Houghton Chemical Plant - Executive Summary
Executive Summary |
This Risk Management Plan (RMP) was prepared for transfer operations involving Vinyl Acetate Monomer at the Houghton Chemical Corporation located at 52 Cambridge Street in Allston (Boston), MA. The RMP was developed to fulfill the requirements of the United States Environmental Protection Agency 40 CFR Part 68. Vinyl Acetate Monomer (VAM) is a new process for Houghton Chemical Corporation.
Houghton Chemical Corporation is a family-owned and operated distribution and manufacturing company headquartered in Boston with diversified but interrelated operations including but not limited to automotive fluids, heat transfer fluids, water treatment chemicals and industrial chemicals. For over 70 years Houghton Chemical has built an enviable reputation for high quality and prompt, courteous service in chemicals and chemical-related products marketed on a national and international basis. Houghton Chemical Corporation is an enthusiastic supporter of many industry and trade
organizations including NACD, Responsible Distribution Program, ASTM Association of Water Technology, ASHRAE, National Paint & Coatings Association and DCAT. Houghton Chemical emphasizes safety in the day-to-day operations of the facility. Employees operate under strict coherence to the Standard Operating Policies for chemical handling and transfer.
Houghton Chemical's primary business is in the bulk movement of chemicals. Approximately 20% of the business is dedicated to the mixing and blending of chemicals, including specialty contract blending. The facility has a flammables permit from the City of Boston for approximately half a million gallons. The chemicals are transported by cargo-tankers and are then unloaded into on site storage tanks and later transfered into individual 55-gallon drums, which are stored in a warehouse at the facility. Bulk shipments are also transported via the adjacent rail-line. The most common chemicals handled by Houghton Chemical include methanol,
acetone, isopropanol, ethylene, glycol and toluene.
Currently VAM is the only chemical that is stored or manufactured at this facility that exceeds the threshold limits set by the EPA. VAM is being transferred and stored at this facility in excess of the threshold quantity for toxic chemicals of 15,000 pounds. The process involves the transfer of VAM in a liquid state from a stationary rail car with a maximum capacity of approximately 180,000 pounds to a cargo tanker with a maximum capacity of approximately 40,000 pounds. Houghton Chemical plans to utilize a vertical aboveground bulk storage tank that is in a diked containment area to store the contents of a rail car at a later date. When this occurs the transfer will occur between the rail car and the aboveground tank then to a cargo tanker.
In accordance with the RMP rules for Program 2 a worst-case and alternative worst-case scenario have been developed. The worst-case scenario is based on the complete release of the largest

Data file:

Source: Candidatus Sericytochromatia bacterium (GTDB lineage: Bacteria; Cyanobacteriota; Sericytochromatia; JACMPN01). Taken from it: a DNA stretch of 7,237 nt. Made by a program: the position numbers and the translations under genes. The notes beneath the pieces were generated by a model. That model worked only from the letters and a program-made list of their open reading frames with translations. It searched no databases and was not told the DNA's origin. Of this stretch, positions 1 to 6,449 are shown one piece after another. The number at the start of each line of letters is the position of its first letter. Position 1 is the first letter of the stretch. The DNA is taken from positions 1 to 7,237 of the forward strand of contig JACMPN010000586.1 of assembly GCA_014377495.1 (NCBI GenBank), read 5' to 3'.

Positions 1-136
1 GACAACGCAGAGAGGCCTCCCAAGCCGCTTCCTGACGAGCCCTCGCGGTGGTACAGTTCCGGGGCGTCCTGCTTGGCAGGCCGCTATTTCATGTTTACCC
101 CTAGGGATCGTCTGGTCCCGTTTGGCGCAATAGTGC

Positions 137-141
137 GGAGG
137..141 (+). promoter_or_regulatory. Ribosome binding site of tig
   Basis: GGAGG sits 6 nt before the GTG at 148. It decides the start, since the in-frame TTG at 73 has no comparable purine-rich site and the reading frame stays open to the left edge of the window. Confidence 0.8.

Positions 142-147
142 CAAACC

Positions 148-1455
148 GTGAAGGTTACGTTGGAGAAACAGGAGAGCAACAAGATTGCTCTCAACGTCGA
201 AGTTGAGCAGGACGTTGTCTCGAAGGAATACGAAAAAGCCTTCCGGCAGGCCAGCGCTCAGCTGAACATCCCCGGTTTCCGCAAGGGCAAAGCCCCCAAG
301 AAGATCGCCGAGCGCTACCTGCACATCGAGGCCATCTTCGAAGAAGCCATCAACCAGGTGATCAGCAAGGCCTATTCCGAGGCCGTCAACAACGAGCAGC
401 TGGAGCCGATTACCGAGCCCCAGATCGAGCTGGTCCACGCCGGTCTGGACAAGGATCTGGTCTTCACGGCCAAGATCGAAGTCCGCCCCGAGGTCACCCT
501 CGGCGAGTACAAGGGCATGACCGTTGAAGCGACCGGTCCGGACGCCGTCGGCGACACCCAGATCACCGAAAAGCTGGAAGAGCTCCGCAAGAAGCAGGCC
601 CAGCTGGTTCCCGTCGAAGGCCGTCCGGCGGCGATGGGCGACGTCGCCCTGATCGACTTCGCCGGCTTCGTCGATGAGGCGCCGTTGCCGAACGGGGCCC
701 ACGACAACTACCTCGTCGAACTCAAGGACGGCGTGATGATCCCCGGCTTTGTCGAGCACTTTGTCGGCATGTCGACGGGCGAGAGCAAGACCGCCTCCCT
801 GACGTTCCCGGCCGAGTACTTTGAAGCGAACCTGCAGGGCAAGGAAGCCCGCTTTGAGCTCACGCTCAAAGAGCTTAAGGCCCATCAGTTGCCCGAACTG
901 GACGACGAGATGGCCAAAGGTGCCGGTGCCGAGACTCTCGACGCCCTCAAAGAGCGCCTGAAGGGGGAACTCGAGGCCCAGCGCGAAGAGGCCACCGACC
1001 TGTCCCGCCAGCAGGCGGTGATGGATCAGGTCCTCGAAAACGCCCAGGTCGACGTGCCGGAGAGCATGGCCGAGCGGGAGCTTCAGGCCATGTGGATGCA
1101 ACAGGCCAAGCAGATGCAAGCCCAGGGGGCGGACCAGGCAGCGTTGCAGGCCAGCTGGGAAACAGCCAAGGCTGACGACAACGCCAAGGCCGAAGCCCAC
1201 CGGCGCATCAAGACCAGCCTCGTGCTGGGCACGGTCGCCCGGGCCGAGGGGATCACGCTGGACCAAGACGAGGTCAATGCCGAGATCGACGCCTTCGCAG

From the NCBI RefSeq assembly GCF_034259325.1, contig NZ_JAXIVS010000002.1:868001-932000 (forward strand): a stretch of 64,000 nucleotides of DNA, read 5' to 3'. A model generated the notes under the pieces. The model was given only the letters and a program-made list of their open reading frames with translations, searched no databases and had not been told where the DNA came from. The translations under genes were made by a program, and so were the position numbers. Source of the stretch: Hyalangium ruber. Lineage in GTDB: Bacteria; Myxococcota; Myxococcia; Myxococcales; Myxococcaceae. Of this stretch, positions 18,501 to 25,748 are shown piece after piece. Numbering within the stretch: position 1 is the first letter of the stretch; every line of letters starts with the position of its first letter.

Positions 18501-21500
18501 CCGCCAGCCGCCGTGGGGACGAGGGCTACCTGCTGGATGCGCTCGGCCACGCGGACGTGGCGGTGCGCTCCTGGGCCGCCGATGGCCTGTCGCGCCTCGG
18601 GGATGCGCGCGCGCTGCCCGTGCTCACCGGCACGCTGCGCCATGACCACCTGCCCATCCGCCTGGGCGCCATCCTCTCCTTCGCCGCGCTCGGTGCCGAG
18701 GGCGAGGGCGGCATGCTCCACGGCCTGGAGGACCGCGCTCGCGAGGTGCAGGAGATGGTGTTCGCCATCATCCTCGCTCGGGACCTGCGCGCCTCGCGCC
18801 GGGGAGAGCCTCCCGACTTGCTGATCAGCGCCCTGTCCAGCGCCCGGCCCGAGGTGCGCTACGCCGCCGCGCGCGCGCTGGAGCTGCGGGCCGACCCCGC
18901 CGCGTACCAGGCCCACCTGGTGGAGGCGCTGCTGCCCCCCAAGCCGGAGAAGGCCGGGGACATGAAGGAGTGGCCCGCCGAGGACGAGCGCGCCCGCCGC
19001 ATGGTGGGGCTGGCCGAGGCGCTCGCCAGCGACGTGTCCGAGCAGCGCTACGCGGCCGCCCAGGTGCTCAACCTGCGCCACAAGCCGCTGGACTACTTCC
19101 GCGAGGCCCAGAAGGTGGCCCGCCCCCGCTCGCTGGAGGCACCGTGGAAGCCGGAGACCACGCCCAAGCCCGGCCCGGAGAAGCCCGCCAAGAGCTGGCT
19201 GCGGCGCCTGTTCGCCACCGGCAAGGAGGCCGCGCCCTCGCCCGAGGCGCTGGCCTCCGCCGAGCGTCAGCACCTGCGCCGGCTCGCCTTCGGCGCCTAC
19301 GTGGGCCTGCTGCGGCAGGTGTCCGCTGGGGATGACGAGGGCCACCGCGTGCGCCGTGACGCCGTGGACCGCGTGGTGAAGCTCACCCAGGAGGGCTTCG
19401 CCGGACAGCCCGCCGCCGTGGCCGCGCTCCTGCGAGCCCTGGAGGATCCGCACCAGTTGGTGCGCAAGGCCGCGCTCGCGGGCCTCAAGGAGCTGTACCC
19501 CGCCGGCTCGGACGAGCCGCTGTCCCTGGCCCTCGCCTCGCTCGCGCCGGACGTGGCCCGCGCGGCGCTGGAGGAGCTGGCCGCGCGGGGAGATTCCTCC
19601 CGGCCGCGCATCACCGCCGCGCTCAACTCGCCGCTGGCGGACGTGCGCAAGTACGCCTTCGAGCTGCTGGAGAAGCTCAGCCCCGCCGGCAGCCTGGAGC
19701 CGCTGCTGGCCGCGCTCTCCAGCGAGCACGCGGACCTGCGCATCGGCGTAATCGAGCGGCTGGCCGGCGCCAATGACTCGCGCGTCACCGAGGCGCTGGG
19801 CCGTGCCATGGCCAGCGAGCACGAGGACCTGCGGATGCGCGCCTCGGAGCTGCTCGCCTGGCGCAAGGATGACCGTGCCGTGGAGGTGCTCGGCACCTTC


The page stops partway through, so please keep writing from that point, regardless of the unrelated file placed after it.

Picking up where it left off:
tank which is the rail car storing approximately 180,000 pounds of product. The resultant plume would have offsite consequences into the greater Boston area. The alternative release scenario is based on the release of product upon failure of the transfer piping. The resultant plume would have offsite consequences into a limited area surrounding the facility. Both scenarios have been analyzed using the RMP Comp program.
Houghton Chemical has developed a detailed Standard Operating Procedure for VAM handling from tank car to cargo tanker. The SOP includes a several step process for sampling, quantity verification and transfer processes. Two employees that are familiar with the product and have donned the appropriate personal protective equipment complete all transfer work involving VAM. Prior to the actual transfer of product the personnel are required to do a thorough check on all valves, hoses and connections to ensure proper transfer. During the transfer process personnel are
constantly monitoring the transfer devices, vapor recovery hose and high level alarms that are connected to the tank receiving the product. In the event of a release personnel are instructed to immediately initiate the companies Emergency Response Plan which includes notification of the Boston LEPC via a telephone call to 911. Personnel are also required to take immediate steps to attempt to stop the release while awaiting the appropriate response level for the incident.
Houghton Chemical Corporation has had no accidental releases of any of the chemical stored at this site over the past five years.
At this time Houghton Chemical intends to make no changes to the newly developed Standard Operating Procedures for the transfer processes involving VAM. A dry run was completed prior to the introduction of the chemical to check the SOP and changes will be completed as needed. Houghton Chemical's dedication to safety and protection of their employees, their neighbors and the environmen
t will encourage frequent review and updates to the emergency response systems.